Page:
The opening to allow air to escape, erroneously, but commonly, called a blood groove is that small indentation (a fuller actually) just below the spine of the blade, usually a forte (strong section) et pre le (and before the) ricasso, and seen best on the likes of USMC Fighting Knives by Ka-Bar or the Marble’s Camp Blade series…The theory behind it’s usage and development is told by too many service men/instructors, martial artists, knife makers et al over the years from the time of Frederick the Great to the present day so I'll have to take then at their word...

They did lots of bayonet work in the trenches in WW1…We were told that this vacuum phenomenon was created mostly when the bayonet (or knife) was rammed with great force in the Hun’s body, say after seeing the SOB kill a friend of yours and if you didn’t twist the blade when ramming it, it would get stuck and be hard to very hard to extract…Sometimes they had to shoot a round into the body to break the “air pocket” so it would release…I’ve read and heard of other incidents where the blade was in the stomach and the Tommy would be jumping up and down on the dead (sometimes) soldier’s stomach, yanking at the rifle and screaming expletives while trying to free it…Had it been into the rib cage and got stuck between the ribs or pushed hard into a bone that’s a different matter altogether and there is no saying that the blade didn’t get stuck in the spinal column when rammed home…

The relaters of these incidents, and many, many more, were my family and of course the NCOs when I was in the service who have also then perpetuate this "myth" of vacuum under a stab and the reason for the twist before removal and the erroneous purpose of the flukes...If you want to call my great uncle, a retired RSM--Regimental Sergeant Major--a liar for telling me the vacuum/groove theory go ahead cause I sure the Hell won't and he's ninety seven (Tues just past) and he got it not from hand me down stories from his ancestors (which they probably did) but the British Army Training Manual, c.1943 and having his blade stick in I think three or four Japanese during WW2 before and after he was captured and sent to a work camp alà “Bridge on the River Kwai”...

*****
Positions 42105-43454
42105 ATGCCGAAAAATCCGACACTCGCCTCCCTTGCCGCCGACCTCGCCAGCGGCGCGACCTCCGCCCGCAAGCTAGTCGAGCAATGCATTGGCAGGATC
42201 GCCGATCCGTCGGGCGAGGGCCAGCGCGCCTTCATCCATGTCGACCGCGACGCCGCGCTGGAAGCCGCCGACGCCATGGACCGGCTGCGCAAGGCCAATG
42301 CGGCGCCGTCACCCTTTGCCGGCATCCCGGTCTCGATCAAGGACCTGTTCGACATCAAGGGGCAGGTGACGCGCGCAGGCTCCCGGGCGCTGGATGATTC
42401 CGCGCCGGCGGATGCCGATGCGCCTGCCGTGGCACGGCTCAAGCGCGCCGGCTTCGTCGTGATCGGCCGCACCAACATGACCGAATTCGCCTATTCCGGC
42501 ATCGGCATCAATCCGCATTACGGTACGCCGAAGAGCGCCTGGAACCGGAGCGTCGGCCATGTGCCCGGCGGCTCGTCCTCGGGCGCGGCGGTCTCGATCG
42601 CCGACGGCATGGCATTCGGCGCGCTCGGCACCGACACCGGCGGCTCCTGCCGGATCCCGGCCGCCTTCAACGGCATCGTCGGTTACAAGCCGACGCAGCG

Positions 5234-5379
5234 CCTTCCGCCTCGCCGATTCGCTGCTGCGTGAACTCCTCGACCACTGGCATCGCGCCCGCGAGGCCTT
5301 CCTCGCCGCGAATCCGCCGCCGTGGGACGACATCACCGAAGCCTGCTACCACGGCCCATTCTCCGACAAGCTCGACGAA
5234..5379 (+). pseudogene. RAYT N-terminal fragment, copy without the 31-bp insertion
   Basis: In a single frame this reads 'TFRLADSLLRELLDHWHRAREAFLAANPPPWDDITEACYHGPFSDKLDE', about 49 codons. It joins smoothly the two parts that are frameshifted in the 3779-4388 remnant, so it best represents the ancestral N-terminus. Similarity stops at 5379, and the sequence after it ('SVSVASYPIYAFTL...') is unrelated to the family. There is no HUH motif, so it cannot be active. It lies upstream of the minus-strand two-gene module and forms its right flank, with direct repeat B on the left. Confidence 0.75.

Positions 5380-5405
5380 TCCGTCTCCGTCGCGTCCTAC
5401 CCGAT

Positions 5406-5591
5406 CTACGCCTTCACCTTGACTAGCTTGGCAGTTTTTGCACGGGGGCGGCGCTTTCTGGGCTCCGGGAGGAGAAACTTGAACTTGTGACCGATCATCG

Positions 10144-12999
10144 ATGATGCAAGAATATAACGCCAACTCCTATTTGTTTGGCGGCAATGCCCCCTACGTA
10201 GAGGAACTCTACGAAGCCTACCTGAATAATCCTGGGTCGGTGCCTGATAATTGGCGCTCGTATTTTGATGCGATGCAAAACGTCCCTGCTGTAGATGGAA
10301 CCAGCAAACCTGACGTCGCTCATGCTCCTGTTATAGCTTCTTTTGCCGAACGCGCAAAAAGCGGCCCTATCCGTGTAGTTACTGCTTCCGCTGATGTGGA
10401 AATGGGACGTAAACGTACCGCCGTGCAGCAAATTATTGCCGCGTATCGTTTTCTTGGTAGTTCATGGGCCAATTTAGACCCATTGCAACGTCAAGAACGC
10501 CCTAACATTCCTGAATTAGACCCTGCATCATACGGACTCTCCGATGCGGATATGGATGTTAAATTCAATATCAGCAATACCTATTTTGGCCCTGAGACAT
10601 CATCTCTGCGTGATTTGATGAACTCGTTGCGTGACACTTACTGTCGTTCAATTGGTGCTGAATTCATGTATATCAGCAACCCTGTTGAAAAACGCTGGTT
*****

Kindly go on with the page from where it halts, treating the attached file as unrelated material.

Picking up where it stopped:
Of course the bayonets (originally baïonnette, from Bayonne, France) were derived from swords as most big knives did from medieval to Renaissance times -- then rapiers became more prominent and the triangular blade was in its heyday...How many big knives derived from cut back swords have you ever seen in major European Arms or Castle Museums, me personally, a few hundred, as they would not throw away a very expensive and still usable, albeit shorter, implement that with a bit of grinding/shaping is a new knife with a sword’s hilt...

The manual of arms for bayonet fighting, blade detached, is almost like a sword fighting manual as you do have a short sword (16” to 24”) there so the moves should be appropriate…With bayonet attached there is hardly any difference from the 1720s manual of arms, 1810 manual, 1870s manual and to the 1943 manual except for some new equipment added to the frog and bayonet—like a slip ring/socket and barrel ring, nomenclature that had changed over the years due to technological advancements but stab, recover, parry lunge are all the same…

During the F+I War the shoulder strap would hold the plug bayonet and a hanger (short enlisted man's sword) and light companies like Rogers may have carried a tomahawk there instead of the hanger...

Go back to the Napoleonic War and the introduction of the Baker Rifle, which was quite short so they took an old short sword (hanger) and put a slotted sleeve on the quillion and voila a bayonet that was a short sword as well and brought the length to almost that of a Bessie with pig sticker attached...

It has been remarked by numerous surgeons during many different conflicts that they hardly, if ever, treated bayonet victims...Then again they only cared for those they could save, usually gun shot or sabre wounds and based their findings on that as they didn't do body retrieval and noting the method of demise!
Old 12-14-2009, 05:18 PM
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I found a bayonnet from war of 1812 in niagra (ont). Its 3 sided liek a trianglee but the sideds are concaved. It is a dirty dirty tool. over 18 inches and about 4 pounds of cast iron. They are illegal for just that reasons they cant be stiched up and stay open and get infected.
Old 12-14-2009, 07:31 PM
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If you saw the movie ' Breaker Morant" it talked about Dum Dum ammo. It also was banned by the Geneva Convention. It was the first expanding ammo.
Old 12-14-2009, 07:36 PM
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So true,however the dagger minimizes other uses of the blade.and always